When people find out that I am a homeschooling mother of four children, they usually say, “Wow! You are a busy mom!”
My grinning response… every time? “Yes, I am!”
There is always a lot going on at my house. A lot of running, a lot of noise. A lot of mess, a lot of toys. (It rhymes AND it’s true.) My two younger children, a two-year-old tornado and a four-year-old hurricane, create a great deal of chaos, making doing any school whatsoever quite a challenge.
Last year, I figured out some great srategies for Teaching Among Tornadoes and explored 10 different “Tricks,” including Watercoloring, Stamping, New Toy, School Supplies, Leap Frog Videos, Pipe Cleaner Sculptures, Seashells, Sticky Sticks, Magnets, and Dry Erase Cards.
And wouldn’t you know it, what worked so well last year just hasn’t been working so well this year. They don’t want to be shuffled off to the other table for an activity. They want to be with Mommy and the big, cool kids. Even when I was faithfully spending “Preschool Time” with them first thing in the morning, it just wasn’t enough.
One morning, my nerves ended up completely fraying because Shortstop spent at least an hour crying nonstop while I was trying to accomplish school with the older kids. He asked for a green marker, I gave it to him and he cried for a blue marker. When I gave him that, he cried for crayons. No matter what I gave him to play with, it wasn’t what he wanted.
I realized after (because I can’t think straight during a lengthy crying episode) that what he really wanted was my attention. My attention and time. And I thought, What am I doing? They will only be this young for a short season. We obviously need to do this differently.
So I scrapped last year’s schedule and came up with a new plan. Which was ok, because I actually love, love, love coming up with new plans! (I explained how my new plan works in my post, A Day in the Life.)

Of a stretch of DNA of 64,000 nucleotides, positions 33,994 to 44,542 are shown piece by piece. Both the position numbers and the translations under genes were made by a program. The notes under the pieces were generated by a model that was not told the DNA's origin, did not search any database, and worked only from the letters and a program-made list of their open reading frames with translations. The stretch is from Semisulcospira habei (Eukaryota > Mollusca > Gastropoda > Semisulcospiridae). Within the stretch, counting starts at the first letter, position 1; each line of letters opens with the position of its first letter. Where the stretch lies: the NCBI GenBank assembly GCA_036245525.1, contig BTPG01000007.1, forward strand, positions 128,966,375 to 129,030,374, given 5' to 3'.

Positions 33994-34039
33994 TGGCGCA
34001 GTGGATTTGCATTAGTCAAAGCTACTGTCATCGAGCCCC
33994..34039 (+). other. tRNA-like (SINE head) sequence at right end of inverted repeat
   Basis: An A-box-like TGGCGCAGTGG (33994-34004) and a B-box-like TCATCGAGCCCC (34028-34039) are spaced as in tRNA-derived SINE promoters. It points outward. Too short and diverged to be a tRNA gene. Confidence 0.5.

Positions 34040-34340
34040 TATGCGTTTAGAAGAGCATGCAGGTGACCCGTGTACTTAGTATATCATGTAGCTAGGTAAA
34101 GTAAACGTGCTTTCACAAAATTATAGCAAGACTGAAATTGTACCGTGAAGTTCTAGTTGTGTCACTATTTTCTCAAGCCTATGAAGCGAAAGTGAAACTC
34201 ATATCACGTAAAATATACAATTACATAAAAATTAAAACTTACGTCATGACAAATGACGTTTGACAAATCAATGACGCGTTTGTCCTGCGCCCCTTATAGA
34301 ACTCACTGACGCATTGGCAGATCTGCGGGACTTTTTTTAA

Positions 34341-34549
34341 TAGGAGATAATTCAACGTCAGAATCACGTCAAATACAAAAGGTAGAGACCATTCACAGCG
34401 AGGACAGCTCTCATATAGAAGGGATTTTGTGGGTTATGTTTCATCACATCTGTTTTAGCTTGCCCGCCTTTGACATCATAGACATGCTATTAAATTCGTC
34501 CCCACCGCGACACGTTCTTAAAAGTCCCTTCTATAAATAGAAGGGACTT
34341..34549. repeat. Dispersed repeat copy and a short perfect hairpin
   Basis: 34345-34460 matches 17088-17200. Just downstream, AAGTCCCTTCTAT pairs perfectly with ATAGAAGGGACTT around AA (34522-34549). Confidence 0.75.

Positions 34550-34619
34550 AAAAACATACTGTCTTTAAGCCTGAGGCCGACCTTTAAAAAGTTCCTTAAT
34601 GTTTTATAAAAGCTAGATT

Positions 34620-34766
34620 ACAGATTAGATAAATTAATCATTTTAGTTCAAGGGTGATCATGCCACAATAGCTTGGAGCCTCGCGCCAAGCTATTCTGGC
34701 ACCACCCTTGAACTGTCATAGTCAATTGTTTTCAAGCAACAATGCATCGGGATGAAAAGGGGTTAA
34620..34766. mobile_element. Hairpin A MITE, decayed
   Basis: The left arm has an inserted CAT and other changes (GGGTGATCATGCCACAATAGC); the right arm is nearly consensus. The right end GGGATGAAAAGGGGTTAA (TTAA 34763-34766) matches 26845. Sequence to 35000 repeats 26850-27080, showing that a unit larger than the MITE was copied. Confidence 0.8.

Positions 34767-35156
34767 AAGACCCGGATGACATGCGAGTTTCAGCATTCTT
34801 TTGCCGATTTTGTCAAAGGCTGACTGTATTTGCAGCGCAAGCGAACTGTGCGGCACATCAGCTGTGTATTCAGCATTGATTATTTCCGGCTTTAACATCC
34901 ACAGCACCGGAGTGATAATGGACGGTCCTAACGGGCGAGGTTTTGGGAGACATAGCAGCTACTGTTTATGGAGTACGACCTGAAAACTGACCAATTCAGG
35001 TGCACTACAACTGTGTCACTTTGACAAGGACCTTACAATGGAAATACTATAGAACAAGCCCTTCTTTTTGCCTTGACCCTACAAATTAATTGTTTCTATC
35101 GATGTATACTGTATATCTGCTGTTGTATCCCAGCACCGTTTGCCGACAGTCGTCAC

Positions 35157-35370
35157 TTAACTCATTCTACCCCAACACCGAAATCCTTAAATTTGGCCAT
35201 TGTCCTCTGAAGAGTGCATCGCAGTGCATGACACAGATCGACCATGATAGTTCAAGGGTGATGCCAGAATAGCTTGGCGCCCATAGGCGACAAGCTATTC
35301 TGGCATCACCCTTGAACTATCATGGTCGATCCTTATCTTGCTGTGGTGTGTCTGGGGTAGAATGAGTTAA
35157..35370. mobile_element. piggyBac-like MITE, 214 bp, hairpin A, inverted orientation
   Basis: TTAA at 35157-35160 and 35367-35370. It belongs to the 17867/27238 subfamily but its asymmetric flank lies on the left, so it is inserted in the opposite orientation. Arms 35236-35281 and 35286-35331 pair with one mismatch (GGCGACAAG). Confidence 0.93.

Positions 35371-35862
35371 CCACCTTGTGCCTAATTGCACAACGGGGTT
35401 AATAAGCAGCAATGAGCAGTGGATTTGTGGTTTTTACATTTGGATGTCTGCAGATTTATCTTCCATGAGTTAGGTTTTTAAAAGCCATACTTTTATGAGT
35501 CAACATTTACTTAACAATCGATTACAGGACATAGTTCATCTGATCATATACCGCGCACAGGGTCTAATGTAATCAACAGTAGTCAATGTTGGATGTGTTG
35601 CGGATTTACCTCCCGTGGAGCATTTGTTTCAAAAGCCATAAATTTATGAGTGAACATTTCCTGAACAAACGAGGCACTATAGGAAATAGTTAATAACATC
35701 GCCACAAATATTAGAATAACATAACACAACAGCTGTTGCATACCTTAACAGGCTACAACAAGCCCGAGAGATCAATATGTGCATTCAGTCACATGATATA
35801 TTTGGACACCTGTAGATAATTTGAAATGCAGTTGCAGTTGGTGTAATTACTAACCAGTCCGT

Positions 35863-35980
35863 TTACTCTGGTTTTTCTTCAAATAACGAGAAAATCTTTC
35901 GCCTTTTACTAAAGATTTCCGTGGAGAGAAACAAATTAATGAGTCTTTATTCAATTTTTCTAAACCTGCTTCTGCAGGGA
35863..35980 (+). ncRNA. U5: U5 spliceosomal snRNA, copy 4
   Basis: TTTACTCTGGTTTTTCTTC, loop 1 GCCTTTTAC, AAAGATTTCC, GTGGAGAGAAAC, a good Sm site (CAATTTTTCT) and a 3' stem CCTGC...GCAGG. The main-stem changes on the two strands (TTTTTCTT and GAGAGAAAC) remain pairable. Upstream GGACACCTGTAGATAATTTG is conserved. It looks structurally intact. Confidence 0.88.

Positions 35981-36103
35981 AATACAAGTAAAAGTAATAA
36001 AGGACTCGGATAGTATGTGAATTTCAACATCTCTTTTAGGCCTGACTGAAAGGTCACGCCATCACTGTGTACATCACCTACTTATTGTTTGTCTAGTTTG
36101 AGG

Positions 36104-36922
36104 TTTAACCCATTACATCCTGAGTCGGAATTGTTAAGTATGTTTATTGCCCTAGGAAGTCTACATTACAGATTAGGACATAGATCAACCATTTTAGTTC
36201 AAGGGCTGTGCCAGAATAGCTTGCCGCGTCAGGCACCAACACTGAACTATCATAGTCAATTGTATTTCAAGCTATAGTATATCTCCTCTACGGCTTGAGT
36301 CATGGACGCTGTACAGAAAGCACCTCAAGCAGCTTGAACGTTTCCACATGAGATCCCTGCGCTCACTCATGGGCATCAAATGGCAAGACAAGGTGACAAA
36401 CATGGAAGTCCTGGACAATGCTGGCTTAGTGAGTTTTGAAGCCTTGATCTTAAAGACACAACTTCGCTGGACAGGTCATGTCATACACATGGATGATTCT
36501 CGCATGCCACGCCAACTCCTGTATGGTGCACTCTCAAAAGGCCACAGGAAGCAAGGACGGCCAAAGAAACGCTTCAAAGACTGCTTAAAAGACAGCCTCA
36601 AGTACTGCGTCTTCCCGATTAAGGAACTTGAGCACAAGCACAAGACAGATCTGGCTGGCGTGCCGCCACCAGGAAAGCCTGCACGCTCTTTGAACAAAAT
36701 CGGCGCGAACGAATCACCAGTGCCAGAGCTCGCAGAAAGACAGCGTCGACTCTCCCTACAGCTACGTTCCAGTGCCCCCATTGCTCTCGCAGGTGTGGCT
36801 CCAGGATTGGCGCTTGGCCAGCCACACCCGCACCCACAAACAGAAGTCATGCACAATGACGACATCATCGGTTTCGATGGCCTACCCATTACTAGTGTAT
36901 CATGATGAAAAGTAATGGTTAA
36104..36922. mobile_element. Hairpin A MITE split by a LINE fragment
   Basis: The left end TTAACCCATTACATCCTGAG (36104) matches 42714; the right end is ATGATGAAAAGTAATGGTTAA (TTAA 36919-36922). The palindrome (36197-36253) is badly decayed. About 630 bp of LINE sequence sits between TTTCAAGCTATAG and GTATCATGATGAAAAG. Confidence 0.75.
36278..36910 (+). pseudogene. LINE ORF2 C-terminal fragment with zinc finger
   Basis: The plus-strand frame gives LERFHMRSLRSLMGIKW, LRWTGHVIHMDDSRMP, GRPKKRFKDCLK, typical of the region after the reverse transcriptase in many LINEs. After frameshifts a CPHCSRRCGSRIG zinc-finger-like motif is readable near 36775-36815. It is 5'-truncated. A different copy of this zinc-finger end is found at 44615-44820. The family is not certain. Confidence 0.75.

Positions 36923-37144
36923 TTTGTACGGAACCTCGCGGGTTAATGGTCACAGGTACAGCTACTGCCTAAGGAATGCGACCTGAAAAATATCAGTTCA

The Preschool Hour, a midmorning slot in my routine, was my answer to the (literal) cry of my baby. During this hour, we do fun things all together.
During the first half, we either do an art project of some sort or a board game or a puzzle. Sometimes it fits in with our phonogram from our phonics lesson earlier, like the day we played The Sneaky Snacky Squirrel game when we focused on the IR phonogram. Sometimes it happens to correspond to our literature selection, like the day we painted and Princess K decided to paint a scene from Charlotte’s Web.
Other ideas for this time include: fine motor skill activities such as playdough, sorting buttons or pompoms, beading, stickers; arts and crafts activities such as stamping, painting, weaving, coloring, drawing; playing with building toys such as blocks, legos, or the train set; mathematical or logical activities like puzzles or patterning with legos or pompoms or stickers or paint or stamps;and dramatic play activities such as acting out a story we read or creating puppets and a puppet show or playing store or restaurant.
During the second half of our Preschool Hour, we do some sort of movement or gross motor activity. We might dance to the Kids in Motion CD, play Just Dance Kids on the Wii, follow along with Billy Blanks in Tae Bo Kicks (for kids) on YouTube, or jump on our trampoline. I have (vague) plans to set up an obstacle course one day or run some relay races. We might ride our bikes or scooters around the block or lead each other in exercises.
A couple of times a week, we take the whole hour and go on a nature walk or on an outing to the park or to the Children’s Discovery Museum that is nearby our home.
This preschool hour has become an important part of our day. It is good for us all to play together. And the creativity, fun, and physical activity is healthy and educational for my preschoolers and elementary kids alike.